Carla Accardi’s Tenda (tent), 1965-66, is the first work by the artist engaging real space, being at the same time a painted object. Made by an unorthodox material (a transparent plastic known as Sicofoil painted with brilliant industrial colours), Tenda stands as a pitched-roof enclosure, a little architecture tall enough to enter in; but it is also an exercise of painting on sheets of plastic assembled and covered with bright green and red brushstroke patterns. The articles focuses on the physical quality of Tenda, then on the first exhibitions – at Galleria Notizie in Turin in 1966, with a text by Carla Lonzi; in Essen and Milan, both presented by Udo Kultermann – and on its reception. The usual references to the mausoleum of Galla Placidia in Ravenna and to a small temple, repeatedly made by Accardi, are questioned in the light of a careful reading of the first statements given by the artist in a long conversation with Carla Lonzi. There, or rather in a passage of the same dialogue published three years later in the book Autoritratto, Accardi evoked some images of Turkish tents that Lonzi had showed her: a photograph of the interior of a XVIIth century tent now at Krakow is in fact likely to be at the origin of the unique space and the shelter character of Tenda. The same conversation allows to reconsider Tenda on the eve of the feminist engagement of both Accardi and Lonzi, as a personal and intimate space of female creativity.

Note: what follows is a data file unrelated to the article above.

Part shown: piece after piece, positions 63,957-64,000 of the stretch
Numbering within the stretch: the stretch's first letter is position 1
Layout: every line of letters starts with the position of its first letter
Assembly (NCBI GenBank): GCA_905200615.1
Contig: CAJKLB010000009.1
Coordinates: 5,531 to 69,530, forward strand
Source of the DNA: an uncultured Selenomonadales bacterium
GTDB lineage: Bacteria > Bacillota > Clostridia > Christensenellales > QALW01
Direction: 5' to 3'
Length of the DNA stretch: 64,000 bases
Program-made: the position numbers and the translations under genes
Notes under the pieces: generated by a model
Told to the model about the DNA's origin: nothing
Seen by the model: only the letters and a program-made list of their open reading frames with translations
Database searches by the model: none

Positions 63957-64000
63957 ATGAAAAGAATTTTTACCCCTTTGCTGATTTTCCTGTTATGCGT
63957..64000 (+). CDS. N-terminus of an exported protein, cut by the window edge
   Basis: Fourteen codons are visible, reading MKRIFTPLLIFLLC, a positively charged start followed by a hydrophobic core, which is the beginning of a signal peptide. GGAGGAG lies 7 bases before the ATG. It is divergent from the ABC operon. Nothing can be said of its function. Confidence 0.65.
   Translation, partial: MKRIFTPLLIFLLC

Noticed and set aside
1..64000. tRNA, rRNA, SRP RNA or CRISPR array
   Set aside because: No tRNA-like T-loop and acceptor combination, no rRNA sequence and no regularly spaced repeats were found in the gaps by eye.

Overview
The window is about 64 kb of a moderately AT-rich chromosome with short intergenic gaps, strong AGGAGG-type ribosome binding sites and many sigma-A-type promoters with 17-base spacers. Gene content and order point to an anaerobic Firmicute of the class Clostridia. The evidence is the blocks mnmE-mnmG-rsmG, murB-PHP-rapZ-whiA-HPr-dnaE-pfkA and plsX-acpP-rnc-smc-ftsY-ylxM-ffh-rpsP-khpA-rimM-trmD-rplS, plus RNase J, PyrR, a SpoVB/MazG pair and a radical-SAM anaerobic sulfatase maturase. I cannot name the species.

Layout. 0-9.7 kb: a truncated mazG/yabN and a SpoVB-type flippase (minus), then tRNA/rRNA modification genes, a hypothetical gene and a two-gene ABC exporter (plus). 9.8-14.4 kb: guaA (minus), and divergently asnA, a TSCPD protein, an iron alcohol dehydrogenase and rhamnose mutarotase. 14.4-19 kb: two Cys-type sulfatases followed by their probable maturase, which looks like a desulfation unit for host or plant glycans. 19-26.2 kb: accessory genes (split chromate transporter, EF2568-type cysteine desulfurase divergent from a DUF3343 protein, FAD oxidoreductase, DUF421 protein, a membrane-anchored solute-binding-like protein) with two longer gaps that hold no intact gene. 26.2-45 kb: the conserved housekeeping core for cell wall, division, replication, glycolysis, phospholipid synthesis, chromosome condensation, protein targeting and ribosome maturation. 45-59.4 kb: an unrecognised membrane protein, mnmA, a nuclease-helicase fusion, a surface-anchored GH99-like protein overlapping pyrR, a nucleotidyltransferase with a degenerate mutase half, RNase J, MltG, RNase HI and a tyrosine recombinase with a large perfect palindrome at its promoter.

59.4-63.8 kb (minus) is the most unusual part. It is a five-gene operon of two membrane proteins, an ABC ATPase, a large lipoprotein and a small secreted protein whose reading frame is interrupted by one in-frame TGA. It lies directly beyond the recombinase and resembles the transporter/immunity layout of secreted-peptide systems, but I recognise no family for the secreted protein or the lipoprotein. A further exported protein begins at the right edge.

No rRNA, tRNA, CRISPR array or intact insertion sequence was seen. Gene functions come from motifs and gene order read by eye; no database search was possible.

Iamurri, L. (2016). Una cosa ovvia. Carla Accardi, Tenda, 1965-1966. L'UOMO NERO(13), 150-165.
|Titolo:||Una cosa ovvia. Carla Accardi, Tenda, 1965-1966|
|Data di pubblicazione:||2016|
|Citazione:||Iamurri, L. (2016). Una cosa ovvia. Carla Accardi, Tenda, 1965-1966. L'UOMO NERO(13), 150-165.|
|Appare nelle tipologie:||1.1 Articolo in rivista|